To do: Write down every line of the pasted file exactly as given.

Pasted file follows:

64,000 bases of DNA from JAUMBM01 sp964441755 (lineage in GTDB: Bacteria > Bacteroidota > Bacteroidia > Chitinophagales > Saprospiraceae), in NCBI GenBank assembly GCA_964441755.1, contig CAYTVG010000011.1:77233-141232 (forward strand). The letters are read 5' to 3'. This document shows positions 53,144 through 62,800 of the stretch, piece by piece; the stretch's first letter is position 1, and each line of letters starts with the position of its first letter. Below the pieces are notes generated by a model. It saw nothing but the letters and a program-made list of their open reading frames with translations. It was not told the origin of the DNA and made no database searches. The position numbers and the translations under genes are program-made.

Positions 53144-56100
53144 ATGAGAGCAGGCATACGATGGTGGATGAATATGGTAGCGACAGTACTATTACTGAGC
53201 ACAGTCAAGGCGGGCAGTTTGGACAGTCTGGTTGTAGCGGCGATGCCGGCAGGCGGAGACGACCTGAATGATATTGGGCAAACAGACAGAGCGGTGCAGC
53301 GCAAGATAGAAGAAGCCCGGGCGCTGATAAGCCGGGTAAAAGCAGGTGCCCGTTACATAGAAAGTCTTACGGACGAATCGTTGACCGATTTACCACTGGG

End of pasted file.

64,000 bases of DNA from JAUMBM01 sp964441755 (lineage in GTDB: Bacteria > Bacteroidota > Bacteroidia > Chitinophagales > Saprospiraceae), in NCBI GenBank assembly GCA_964441755.1, contig CAYTVG010000011.1:77233-141232 (forward strand). The letters are read 5' to 3'. This document shows positions 53,144 through 62,800 of the stretch, piece by piece; the stretch's first letter is position 1, and each line of letters starts with the position of its first letter. Below the pieces are notes generated by a model. It saw nothing but the letters and a program-made list of their open reading frames with translations. It was not told the origin of the DNA and made no database searches. The position numbers and the translations under genes are program-made.

Positions 53144-56100
53144 ATGAGAGCAGGCATACGATGGTGGATGAATATGGTAGCGACAGTACTATTACTGAGC
53201 ACAGTCAAGGCGGGCAGTTTGGACAGTCTGGTTGTAGCGGCGATGCCGGCAGGCGGAGACGACCTGAATGATATTGGGCAAACAGACAGAGCGGTGCAGC
53301 GCAAGATAGAAGAAGCCCGGGCGCTGATAAGCCGGGTAAAAGCAGGTGCCCGTTACATAGAAAGTCTTACGGACGAATCGTTGACCGATTTACCACTGGG